By Hennie Pretorius, journalist, Justmoney
Are you happy with your credit provider? Has your debt counsellor done an outstanding job? If so, the Debt Review Awards provides an opportunity for you to show your appreciation.
The awards have been organised by debt counselling industry publication Debtfree. It is understood that the magazine has summoned a number of financial services experts as judges to help narrow down candidates for the awards to recognise exceptional services. The judges’ decision together with votes from the public will be combined to determine the winner.
You can cast your vote in several categories, including ‘Your favourite debt counsellor’, ‘Your favourite payment distribution agency’, ‘Your favourite bank’, ‘Your favourite vehicle creditor’ and ‘Your favourite retail store credit provider’.
The idea behind the awards is to recognise individuals and companies that have gone over and beyond what was expected from them: “It’s not about just doing what the law says, that’s a requirement, it’s about trying a little bit harder,” explained Zak King editor of Debtfree magazine.
King added: “I think the consumers would like to know who’s doing well. If I’m a consumer going into the process and I don’t know a lot about it I would like to know who the industry feels the top companies are.”
But can you rely on the results?
While any initiative that aims to increase industry standards should be applauded Justmoney felt that the information about the awards, the criteria by which the nominees were judged on and what voters needed to base their votes on was lacking.
The judging criteria is not outlined on the website but, when asked, King said the judges will base their decision on several things including ‘morals’, ‘promoting’, ‘staff training’ and ‘turn around’ to name but a few.
The way in which candidates are drawn up is also a little messy because while clients and any member of the public can choose their favourite financial services providers, companies can also put themselves forward for an award. The providers have also been allowed to market their nomination to their clients and encourage them to vote.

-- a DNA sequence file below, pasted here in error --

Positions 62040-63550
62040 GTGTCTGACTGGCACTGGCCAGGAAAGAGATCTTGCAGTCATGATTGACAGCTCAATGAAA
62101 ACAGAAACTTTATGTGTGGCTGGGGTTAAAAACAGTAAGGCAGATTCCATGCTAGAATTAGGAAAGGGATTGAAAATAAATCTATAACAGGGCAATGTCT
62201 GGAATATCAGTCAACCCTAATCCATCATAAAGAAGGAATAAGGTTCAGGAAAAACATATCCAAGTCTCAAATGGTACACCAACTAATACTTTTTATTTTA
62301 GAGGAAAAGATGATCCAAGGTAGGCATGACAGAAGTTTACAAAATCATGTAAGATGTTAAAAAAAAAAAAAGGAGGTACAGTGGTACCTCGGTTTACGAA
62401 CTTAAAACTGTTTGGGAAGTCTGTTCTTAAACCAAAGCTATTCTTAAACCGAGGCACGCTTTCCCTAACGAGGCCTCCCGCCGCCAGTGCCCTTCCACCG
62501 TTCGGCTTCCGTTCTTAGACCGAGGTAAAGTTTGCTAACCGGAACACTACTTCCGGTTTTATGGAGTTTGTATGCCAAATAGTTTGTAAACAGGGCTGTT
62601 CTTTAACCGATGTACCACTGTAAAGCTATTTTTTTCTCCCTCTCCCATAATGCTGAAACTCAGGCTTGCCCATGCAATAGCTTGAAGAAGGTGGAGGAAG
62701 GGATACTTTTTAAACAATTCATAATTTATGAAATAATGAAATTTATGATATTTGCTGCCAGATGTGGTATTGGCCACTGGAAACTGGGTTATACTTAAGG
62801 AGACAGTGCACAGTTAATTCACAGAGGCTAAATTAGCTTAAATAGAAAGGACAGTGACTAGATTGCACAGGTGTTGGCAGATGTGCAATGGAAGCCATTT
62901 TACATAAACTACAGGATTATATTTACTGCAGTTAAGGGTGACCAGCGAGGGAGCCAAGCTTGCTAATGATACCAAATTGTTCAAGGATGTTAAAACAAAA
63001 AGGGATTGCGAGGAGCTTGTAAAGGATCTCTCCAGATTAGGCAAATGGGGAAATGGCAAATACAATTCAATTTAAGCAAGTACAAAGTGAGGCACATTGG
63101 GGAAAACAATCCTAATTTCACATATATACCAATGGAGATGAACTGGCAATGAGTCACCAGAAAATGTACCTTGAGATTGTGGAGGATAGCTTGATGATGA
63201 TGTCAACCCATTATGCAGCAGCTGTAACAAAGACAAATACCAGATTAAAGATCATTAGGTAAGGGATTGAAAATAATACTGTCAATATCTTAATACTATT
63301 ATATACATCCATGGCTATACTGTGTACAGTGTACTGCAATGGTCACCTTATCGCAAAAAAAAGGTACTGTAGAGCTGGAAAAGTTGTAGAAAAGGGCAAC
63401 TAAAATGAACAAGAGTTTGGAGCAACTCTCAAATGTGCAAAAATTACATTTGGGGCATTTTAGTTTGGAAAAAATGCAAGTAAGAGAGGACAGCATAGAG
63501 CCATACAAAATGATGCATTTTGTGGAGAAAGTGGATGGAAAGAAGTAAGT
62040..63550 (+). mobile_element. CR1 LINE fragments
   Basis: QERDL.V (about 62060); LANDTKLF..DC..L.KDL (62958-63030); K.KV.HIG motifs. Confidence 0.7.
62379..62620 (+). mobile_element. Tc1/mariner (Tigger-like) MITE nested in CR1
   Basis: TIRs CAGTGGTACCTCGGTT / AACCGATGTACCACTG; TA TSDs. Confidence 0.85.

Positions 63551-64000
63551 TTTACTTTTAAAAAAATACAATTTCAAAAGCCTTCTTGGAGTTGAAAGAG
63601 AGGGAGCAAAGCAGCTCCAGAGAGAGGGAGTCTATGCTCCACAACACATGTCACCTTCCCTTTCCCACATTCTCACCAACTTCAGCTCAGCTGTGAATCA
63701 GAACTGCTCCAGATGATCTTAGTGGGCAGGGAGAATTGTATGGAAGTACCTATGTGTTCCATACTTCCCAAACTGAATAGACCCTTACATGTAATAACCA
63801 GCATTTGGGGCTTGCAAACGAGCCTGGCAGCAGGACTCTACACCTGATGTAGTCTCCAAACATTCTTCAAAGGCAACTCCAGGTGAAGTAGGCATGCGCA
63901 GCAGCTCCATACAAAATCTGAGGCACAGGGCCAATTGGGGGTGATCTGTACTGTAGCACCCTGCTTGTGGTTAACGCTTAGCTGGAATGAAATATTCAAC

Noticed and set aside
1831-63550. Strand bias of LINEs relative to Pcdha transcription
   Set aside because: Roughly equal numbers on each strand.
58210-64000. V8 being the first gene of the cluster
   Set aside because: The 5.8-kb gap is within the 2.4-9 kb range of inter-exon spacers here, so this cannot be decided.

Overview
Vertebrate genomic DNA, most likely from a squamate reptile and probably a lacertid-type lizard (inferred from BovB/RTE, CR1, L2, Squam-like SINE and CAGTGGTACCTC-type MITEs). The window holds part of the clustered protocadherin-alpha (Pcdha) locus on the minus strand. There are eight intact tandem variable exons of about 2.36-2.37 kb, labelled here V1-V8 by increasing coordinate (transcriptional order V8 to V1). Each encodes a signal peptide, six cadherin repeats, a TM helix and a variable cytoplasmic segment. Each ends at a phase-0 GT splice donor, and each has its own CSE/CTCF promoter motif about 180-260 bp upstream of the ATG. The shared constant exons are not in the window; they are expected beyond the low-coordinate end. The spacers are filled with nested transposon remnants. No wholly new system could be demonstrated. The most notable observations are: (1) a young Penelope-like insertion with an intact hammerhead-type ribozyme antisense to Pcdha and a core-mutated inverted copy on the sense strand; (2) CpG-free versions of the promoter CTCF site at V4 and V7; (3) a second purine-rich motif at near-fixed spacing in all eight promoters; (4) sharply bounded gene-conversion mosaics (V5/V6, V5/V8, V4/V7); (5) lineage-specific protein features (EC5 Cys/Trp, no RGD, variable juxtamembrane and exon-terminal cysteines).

It is unclear on the website whether the current lists are made up of companies that have put themselves forward or whether the names arrived there thanks to votes from the public.
When asked to confirm whether nominated companies were allowed to lobby their clients for votes, King didn’t say that it was against the rules but pointed out that if companies could convince clients to vote for them that they deserved the kudos: “For that side of things we would be very curious to see [if companies] can convince their consumers to engage. Because everybody can ask, but what consumer is actually prepared to do it?” He added that clients would ignore such requests if they thought they were getting a bad service.
Transparency of the judging panel was also an issue for us. None of the judges were listed on the website and King refused to disclose the judging panel: “We’ve kept them anonymous for the sake of (avoiding any future conflict).”
Support in the industry
While there is room for improvement in the way in which the awards are conducted Debtfree has received industry backing and a number of heavyweights in the industry including Debt Busters, Octogen, Absa, Standard Bank, Wesbank and Edgars have been shortlisted in various categories.
The Debt Counsellors Association of South Africa (DCASA) has said it will be “playing a big role in helping in the nomination process”. It’s unclear whether it means that DCASA will have someone on the judging panel. At the time of writing this article Paul Slot, president of the DCASA was unavailable for comment.
When asked about the lack of transparency surrounding the awards, King pointed out that this is the inaugural year for the awards and ‘flaws’ in the process will be ‘ironed out’ in future events.
The winners of the Debt Review Awards will be announced at a ceremony organised by Debtfree, on 19 July in Cape Town. Visit www.debtfreedigi.co.za for more information on how you can vote.